37. den Heijer M, Willems HP, Blom HJ, et al. Homocysteine lowering by B vitamins and the secondary prevention of deep-vein thrombosis and pulmonary embolism. A randomized, placebo-controlled, double blind trial. Blood. 2006 Sep 7. [Epub ahead of print]
40. Durga J, van Boxtel MP, Schouten EG, et al. Effect of 3-year folic acid supplementation on cognitive function in older adults in the FACIT trial: a randomised, double blind, controlled trial. Lancet. 2007;369:208-216.
41. Green TJ, McMahon JA, Skeaff CM, et al. Lowering homocysteine with B vitamins has no effect on biomarkers of bone turnover in older persons: a 2-y randomized controlled trial. Am J Clin Nutr. 2007;85:460-464.
44. Herrmann M, Umanskaya N, Traber L, et al. The effect of B-vitamins on biochemical bone turnover markers and bone mineral density in osteoporotic patients: a 1-year double blind placebo controlled trial. Clin Chem Lab Med. 2007 Nov 18. [Epub ahead of print]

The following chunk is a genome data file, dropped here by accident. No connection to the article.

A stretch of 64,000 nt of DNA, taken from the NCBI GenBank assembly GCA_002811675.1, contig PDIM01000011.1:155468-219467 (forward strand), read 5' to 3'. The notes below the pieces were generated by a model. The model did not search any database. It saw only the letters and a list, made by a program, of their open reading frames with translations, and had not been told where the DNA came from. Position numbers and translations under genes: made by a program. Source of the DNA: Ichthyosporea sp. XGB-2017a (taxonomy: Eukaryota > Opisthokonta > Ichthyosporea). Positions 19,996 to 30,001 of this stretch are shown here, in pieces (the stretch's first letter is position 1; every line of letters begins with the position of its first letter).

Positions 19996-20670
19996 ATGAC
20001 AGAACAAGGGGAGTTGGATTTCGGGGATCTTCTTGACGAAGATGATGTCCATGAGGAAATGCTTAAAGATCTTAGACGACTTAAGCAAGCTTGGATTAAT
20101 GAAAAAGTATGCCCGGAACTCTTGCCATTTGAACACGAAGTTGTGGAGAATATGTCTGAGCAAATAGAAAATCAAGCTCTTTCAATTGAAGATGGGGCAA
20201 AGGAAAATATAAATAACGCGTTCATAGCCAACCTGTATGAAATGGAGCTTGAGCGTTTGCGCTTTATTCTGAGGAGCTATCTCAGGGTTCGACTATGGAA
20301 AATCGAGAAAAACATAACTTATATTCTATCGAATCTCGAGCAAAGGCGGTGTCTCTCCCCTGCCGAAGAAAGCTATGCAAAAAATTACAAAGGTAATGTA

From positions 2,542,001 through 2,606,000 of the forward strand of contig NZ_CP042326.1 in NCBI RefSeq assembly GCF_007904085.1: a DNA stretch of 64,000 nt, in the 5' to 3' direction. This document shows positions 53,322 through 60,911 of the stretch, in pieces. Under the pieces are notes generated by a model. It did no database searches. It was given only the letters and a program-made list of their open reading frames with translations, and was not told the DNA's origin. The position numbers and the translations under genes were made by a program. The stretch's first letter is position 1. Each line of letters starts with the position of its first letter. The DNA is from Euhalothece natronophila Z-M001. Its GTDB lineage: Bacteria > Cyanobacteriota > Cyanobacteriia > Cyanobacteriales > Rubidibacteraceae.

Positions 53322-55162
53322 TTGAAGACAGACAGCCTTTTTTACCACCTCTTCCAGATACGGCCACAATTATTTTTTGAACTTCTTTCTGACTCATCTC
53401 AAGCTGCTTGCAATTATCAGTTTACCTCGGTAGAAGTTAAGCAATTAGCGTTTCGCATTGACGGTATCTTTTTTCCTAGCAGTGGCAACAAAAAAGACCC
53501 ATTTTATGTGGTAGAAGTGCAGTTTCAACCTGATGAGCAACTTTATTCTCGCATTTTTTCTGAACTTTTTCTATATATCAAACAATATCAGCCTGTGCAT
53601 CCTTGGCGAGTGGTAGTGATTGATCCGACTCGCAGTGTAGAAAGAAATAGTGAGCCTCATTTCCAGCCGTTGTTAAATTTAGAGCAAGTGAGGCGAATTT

45. Green TJ, McMahon JA, Skeaff CM, et al. Lowering homocysteine with B vitamins has no effect on biomarkers of bone turnover in older persons: a 2-year randomized controlled trial. Am J Clin Nutr. 2007;85:460-464.
47. Sun Y, Lu CJ, Chien KL, et al. Efficacy of multivitamin supplementation containing vitamins b(6) and b(12) and folic Acid as adjunctive treatment with a cholinesterase inhibitor in Alzheimer's disease: a 26-week, randomized, double-blind, placebo-controlled study in taiwanese patients. Clin Ther. 2007;29:2204-2214
48. van Uffelen JG, Chin A Paw MJ, Hopman-Rock M, et al. The effect of walking and vitamin B supplementation on quality of life in community-dwelling adults with mild cognitive impairment: a randomized, controlled trial. Qual Life Res. 2007 Jul 7. [Epub ahead of print]
49. Albert CM, Cook NR, Gaziano JM, et al. Effect of folic acid and B vitamins on risk of cardiovascular events and total mortality among women at high risk for cardiovascular disease: a randomized trial. JAMA. 2008;299:2027-2036.
50. Ebbing M, Bleie O, Ueland PM, et al. Mortality and cardiovascular events in patients treated with homocysteine-lowering B vitamins after coronary angiography: a randomized controlled trial. JAMA. 2008;300:795-804.
Last reviewed April 2009 by EBSCO CAM Review Board